Marine, Earth, and Atmospheric Sciences Calendar
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Dr. Carmelo Tomas, UNC-Wilmington (hosted by Astrid Schnetzer) |
Title: Mystery Fish Killer in Delaware, U.S.A.
Abstract: During the summer months of 2000, more than 10 fish kills were observed in Delaware’s Inland Bay area. The causative agents were unknown and during the last fish kill an extensive bloom of an unknown phytoplankton species was observed. The concentrations at the time of the bloom was 10 7 cells/L consisting primarily by a previously undescribed photosynthetic flagellate. The blooms persisted throughout the period from mid-August through October before populations declined and disappeared by late November. In subsequent years, this species formed blooms each summer but never developed the populations of the summer 2000 bloom. The unknown species was brought into culture in 2004 and was subject of an extensive series of studies to determine its identity, toxicity and ecophysiology. Sample water from the 2000 bloom was found to contain brevetoxins, commonly found in Karenia brevis the dinoflagellate that routinely causes toxic red tides in Florida. No Karenia species were observed in the bloom waters. Examination of temperature/salinity optima established this species as preferring warmer waters (>18°C) and mid range salinities from 20 to 30. It would not grow at salinities below 10 or above 30. Nutrient studies indicated urea as a preferred nitrogen source over ammonia and nitrate. Pigment analyses including two-dimensional NMR established a new pigment for this species confirmed from culture and natural samples.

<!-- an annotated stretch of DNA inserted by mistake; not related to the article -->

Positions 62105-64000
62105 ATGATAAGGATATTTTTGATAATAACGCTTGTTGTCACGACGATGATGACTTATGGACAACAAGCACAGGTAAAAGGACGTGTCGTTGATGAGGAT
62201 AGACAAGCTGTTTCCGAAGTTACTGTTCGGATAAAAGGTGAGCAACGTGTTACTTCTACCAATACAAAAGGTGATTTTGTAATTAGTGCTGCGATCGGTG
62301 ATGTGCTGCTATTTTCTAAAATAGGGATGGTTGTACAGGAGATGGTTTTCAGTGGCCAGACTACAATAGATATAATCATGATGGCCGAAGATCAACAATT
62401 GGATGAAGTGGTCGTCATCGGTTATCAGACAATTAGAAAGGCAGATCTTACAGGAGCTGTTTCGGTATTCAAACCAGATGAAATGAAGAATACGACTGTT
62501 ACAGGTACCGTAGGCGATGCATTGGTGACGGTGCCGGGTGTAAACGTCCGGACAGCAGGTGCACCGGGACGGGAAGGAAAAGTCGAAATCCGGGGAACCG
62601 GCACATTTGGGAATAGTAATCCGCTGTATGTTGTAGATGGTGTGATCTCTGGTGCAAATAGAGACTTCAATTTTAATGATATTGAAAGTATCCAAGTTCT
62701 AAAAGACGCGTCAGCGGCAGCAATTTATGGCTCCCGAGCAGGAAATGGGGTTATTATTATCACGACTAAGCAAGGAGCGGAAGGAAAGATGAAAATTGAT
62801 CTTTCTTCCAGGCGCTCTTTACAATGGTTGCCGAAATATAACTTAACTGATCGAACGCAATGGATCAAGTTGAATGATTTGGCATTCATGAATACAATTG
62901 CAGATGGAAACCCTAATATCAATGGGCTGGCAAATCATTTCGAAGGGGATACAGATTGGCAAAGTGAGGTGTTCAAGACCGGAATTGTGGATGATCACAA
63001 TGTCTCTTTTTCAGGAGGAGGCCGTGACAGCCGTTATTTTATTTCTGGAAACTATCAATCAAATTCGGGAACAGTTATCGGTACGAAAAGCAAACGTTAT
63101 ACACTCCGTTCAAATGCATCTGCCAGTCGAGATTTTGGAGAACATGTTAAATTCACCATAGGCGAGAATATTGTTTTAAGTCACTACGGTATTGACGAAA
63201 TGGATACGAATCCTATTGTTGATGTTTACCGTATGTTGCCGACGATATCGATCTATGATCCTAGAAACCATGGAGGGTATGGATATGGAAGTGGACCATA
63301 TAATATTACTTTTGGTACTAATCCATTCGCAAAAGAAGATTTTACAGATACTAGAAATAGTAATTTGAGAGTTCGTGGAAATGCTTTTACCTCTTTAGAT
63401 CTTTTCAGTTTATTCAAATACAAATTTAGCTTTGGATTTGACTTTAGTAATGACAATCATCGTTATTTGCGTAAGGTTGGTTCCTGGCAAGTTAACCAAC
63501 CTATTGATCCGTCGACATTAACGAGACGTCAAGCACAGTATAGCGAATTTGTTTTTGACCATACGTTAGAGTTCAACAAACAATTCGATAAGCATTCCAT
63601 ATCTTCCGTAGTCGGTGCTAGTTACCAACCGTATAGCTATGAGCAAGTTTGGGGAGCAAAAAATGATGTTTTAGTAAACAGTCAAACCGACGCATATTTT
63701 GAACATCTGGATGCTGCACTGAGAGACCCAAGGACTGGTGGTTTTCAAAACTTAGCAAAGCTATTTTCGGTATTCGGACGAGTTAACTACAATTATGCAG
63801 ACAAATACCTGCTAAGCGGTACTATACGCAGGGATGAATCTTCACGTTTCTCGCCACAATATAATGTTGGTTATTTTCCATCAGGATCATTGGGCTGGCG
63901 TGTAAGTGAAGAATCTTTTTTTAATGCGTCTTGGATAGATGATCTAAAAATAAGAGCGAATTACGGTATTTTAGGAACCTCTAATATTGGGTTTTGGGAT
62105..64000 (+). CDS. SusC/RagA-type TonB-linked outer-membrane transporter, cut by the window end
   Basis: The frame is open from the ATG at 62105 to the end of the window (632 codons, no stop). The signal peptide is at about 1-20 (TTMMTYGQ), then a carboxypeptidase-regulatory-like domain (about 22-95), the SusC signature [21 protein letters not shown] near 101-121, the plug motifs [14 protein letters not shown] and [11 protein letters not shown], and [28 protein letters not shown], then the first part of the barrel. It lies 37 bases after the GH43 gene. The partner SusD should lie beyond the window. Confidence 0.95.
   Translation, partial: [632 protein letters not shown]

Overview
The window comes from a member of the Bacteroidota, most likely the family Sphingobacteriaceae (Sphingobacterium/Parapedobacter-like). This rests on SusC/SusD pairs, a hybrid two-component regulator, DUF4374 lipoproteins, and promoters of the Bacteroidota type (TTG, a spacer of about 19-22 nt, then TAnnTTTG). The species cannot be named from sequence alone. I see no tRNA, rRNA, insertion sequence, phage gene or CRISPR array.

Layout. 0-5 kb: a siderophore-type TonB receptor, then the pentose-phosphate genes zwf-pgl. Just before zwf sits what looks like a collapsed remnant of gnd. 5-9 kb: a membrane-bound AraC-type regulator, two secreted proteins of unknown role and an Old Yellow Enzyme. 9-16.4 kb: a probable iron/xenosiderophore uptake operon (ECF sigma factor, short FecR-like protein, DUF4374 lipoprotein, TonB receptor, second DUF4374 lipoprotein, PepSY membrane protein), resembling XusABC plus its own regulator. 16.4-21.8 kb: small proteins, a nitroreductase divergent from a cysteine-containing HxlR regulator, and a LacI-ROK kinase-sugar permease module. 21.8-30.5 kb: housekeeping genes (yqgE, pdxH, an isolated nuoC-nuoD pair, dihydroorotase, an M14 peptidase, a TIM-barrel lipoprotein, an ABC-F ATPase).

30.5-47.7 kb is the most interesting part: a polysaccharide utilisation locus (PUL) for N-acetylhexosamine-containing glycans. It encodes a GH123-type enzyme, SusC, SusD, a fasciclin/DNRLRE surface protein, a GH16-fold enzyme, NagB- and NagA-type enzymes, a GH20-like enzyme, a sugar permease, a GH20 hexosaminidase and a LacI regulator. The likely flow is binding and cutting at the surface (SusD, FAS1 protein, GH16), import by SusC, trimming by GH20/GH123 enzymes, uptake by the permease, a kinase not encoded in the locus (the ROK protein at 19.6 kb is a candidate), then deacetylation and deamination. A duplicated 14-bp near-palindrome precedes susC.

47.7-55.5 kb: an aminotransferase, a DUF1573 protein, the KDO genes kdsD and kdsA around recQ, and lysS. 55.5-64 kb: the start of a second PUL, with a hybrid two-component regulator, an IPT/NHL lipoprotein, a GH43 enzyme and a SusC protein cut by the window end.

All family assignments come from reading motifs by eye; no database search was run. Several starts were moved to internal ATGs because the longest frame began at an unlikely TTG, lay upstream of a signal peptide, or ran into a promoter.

Electron microscopy defined the ultrastructure of this species to be a heterokontophyte but of unknown identity. Molecular studies of LSU, SSU, ITS, 8.5 S, rubisco, cox and secondary structure of the ITS all indicated it was a new monophyletic taxa. Toxicity assays were inconclusive but gave some suggestion of brevetoxin like compounds present in the cultures.
The equivocal toxin data urged us to look further and in 2007, an unusual Karenia species was found in the Inland Bays region. Karenia papilionacea and Karenia selliformis were positively identified in natural samples from the Inland Bays. The presence of the toxins and their role in the fish kills will be discussed.